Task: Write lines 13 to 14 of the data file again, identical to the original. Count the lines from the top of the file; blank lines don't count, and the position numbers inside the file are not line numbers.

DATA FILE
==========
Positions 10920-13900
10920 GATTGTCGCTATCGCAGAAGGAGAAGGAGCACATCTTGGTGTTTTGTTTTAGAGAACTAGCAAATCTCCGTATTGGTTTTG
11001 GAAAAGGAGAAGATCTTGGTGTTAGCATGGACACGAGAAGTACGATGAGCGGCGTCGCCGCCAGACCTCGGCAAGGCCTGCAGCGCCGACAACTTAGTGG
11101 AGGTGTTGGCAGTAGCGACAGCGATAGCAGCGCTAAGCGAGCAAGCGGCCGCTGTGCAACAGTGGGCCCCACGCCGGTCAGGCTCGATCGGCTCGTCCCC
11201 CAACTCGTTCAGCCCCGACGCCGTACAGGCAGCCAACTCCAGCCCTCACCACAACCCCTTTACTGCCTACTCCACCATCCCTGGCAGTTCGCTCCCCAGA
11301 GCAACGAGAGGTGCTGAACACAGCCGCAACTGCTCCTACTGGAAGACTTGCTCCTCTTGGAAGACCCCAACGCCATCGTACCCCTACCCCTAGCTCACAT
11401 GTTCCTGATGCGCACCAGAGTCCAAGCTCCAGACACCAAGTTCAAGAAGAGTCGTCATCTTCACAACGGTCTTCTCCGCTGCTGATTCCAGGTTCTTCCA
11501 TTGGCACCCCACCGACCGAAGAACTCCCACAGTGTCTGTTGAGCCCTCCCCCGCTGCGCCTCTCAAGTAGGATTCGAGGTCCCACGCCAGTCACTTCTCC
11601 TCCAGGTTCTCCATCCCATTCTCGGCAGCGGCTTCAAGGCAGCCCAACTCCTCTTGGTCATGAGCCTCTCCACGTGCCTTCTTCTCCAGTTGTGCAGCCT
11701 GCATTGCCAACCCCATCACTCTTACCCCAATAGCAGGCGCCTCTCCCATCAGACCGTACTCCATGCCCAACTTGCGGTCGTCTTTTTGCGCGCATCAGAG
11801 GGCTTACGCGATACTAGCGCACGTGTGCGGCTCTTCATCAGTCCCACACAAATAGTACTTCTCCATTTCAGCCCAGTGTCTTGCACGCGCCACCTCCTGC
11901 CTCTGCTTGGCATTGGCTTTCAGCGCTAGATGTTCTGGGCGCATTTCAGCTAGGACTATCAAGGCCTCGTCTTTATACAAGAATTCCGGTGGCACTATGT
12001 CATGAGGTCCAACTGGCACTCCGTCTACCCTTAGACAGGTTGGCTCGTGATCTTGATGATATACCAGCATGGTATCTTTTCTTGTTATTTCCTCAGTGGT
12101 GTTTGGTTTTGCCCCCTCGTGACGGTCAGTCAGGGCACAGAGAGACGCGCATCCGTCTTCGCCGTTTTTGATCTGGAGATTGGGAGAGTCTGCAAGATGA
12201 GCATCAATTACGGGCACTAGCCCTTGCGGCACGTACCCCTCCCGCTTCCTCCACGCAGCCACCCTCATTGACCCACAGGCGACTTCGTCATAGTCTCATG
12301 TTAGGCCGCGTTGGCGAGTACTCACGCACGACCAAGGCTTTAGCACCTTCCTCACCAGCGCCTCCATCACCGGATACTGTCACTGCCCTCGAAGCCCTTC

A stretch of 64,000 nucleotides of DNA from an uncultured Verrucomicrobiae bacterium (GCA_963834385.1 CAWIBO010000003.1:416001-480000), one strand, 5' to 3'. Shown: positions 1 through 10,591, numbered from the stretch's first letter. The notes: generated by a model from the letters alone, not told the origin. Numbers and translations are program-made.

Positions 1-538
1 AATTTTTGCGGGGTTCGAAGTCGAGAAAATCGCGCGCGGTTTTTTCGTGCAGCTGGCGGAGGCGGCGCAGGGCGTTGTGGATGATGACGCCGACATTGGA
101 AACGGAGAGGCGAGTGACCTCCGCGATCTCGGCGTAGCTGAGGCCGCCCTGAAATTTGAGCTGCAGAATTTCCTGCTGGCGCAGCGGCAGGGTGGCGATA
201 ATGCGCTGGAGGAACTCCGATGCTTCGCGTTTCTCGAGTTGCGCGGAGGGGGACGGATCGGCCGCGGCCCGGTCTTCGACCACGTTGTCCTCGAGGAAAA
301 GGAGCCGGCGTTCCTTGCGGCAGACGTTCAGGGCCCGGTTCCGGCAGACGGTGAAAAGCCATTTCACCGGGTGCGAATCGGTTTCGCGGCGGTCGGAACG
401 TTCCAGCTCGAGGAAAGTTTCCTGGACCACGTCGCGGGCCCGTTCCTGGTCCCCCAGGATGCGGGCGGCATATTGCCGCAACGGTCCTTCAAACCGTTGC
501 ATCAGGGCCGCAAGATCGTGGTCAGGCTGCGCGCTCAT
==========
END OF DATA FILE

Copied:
12001 CATGAGGTCCAACTGGCACTCCGTCTACCCTTAGACAGGTTGGCTCGTGATCTTGATGATATACCAGCATGGTATCTTTTCTTGTTATTTCCTCAGTGGT
12101 GTTTGGTTTTGCCCCCTCGTGACGGTCAGTCAGGGCACAGAGAGACGCGCATCCGTCTTCGCCGTTTTTGATCTGGAGATTGGGAGAGTCTGCAAGATGA